I haven’t heard of Meylah but like I said, I’m glad to check the comments and will see what it is all about.

    Thanks Carolyn for all the great articles you provide. I learn a lot and find all kinds of links with possibilities. Your site is a goldmine!

    • Thank you so much for your kind comments, Jaime. I look forward to your request to join on the Etsy group page.
      I can’t say whether you will be succcessful on Fine Art America, although I know it is a well-respected site and quite a few artists use it. Currently, I am working with an artist who has a gallery on FolioTwist.com. It’s very easy to use, and they do guarantee traffic.
      Good luck with your gallery!

  4. Great ideas but keep in mind that this is not art as traditionally considered….this is craft.If you put images on teacups for a living you are a craftsperson.That is fine…..I have a Zazzle store where I hope to place my tea cups.But I only can hope that history does not judge me too harshly.
    I would rather paint and give my tea cups away as party favors.

    • It certainly isn’t traditional art! These days artists are using many formats, from originals to giclees to print-on-demand, and it’s fascinating to see the evolution of the market.

      I once spoke with an expert on giclee printing and he spoke about digital images and how they can be manipulated beyond what traditional mediums can do – and he speculated that at some point in the future we may be viewing images in ways we had never imagined.

  5. Carolyn,
    Your articles about building a cohesive body of work and your advice about not to underestimate ones own potential, gives a perspective and a sense of direction to go for emerging artists like me , who come from a totally different background and careers.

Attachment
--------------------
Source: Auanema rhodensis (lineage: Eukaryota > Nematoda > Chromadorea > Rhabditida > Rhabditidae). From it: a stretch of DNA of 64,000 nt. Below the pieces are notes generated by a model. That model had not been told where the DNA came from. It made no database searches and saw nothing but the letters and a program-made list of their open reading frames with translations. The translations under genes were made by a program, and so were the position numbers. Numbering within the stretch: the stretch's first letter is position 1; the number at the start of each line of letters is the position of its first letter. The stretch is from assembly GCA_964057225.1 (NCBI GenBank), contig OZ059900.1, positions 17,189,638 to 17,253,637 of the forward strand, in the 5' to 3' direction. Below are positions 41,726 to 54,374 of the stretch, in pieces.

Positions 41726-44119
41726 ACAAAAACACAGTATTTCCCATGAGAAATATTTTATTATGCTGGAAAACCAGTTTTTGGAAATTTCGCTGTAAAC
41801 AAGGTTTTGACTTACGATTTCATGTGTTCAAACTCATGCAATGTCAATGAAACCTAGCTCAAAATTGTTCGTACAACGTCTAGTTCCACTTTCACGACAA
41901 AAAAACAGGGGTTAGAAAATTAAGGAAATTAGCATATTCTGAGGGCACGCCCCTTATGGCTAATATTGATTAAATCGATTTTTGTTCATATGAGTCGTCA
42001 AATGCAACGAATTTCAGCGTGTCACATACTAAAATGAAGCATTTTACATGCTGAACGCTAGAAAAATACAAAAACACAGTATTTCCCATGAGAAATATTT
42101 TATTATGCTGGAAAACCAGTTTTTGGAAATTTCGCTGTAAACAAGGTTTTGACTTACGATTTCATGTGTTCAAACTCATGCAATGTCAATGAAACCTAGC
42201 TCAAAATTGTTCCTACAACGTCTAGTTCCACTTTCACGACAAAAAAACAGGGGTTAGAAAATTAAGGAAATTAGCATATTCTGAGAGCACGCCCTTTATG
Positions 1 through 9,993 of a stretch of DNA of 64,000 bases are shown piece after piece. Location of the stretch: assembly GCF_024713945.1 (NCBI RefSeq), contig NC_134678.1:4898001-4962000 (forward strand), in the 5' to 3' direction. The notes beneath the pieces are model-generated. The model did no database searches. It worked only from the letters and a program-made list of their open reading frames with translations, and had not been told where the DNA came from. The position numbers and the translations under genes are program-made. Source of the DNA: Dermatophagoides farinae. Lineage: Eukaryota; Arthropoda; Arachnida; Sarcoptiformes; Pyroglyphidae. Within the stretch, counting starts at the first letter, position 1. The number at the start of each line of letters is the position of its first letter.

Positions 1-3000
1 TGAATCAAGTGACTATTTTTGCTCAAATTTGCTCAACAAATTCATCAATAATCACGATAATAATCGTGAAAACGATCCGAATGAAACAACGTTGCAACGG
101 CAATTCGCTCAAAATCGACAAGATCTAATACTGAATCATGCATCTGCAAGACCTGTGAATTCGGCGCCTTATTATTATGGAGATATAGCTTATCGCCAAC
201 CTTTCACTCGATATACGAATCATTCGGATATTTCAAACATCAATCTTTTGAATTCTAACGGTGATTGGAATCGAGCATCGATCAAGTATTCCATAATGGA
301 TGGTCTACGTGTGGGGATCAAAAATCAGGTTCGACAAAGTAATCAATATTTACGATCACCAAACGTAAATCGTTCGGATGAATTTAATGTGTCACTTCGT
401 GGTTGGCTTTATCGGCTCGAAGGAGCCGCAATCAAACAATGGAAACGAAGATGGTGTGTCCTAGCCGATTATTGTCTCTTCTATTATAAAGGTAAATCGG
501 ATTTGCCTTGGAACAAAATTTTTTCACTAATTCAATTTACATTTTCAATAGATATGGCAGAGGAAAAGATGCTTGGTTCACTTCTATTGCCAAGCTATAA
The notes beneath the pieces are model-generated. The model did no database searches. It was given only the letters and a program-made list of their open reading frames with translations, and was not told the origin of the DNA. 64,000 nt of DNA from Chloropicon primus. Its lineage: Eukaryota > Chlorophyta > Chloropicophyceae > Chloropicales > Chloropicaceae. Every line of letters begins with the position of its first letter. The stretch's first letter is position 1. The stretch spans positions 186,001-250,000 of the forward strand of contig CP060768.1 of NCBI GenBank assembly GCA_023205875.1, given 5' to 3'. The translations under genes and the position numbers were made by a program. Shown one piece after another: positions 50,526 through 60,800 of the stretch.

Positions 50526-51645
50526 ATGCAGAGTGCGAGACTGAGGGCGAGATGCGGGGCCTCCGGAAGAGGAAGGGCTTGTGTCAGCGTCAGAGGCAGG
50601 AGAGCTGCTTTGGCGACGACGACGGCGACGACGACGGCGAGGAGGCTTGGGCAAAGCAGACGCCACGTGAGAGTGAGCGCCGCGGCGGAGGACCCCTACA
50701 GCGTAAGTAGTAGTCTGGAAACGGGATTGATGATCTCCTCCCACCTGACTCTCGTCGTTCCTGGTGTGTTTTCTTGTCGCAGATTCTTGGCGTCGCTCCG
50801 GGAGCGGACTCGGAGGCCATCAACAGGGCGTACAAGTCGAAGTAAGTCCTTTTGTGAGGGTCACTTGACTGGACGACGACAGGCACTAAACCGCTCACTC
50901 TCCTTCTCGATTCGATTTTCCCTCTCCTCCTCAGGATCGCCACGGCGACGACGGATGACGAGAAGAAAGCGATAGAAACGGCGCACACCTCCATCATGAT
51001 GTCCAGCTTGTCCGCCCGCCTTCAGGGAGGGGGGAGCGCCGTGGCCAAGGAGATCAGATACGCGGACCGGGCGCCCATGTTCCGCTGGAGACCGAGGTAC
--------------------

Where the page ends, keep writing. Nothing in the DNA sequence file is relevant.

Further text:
Thank you.
    Nirmala Jetty

    • Nirmala, Thank you for your kind comments. I have walked in those shoes, and am happy to share my experiences – and to present the knowledge of the many experts I have been privileged to speak with.

      The art community is full of wonderful people who make this all worth it.

  6. My club is having an Unframed Sale. We will take our unframed painting to a local frame shop and try to sell them to the customers walking by in the shopping center. The frame shop does frame-on-demand for many things. We did it last year in another location and sold over 40 small to medium size paintings. This is known as guerilla marketing.

  7. Carolyn,
    Thank you for the info and explaining the logistics between retailing and wholesaling of art via Alysons art biz coach program. We have to get real at times regarding prices, especially us artists.
    Nirmala Jetty

  8. Yeah this is a good idea – I sell prints and gift items on Zazzle as well as original portraits. I find that I get the most sales though when I take part in discussion groups which can be time consuming but I guess being an artist is a labor of love!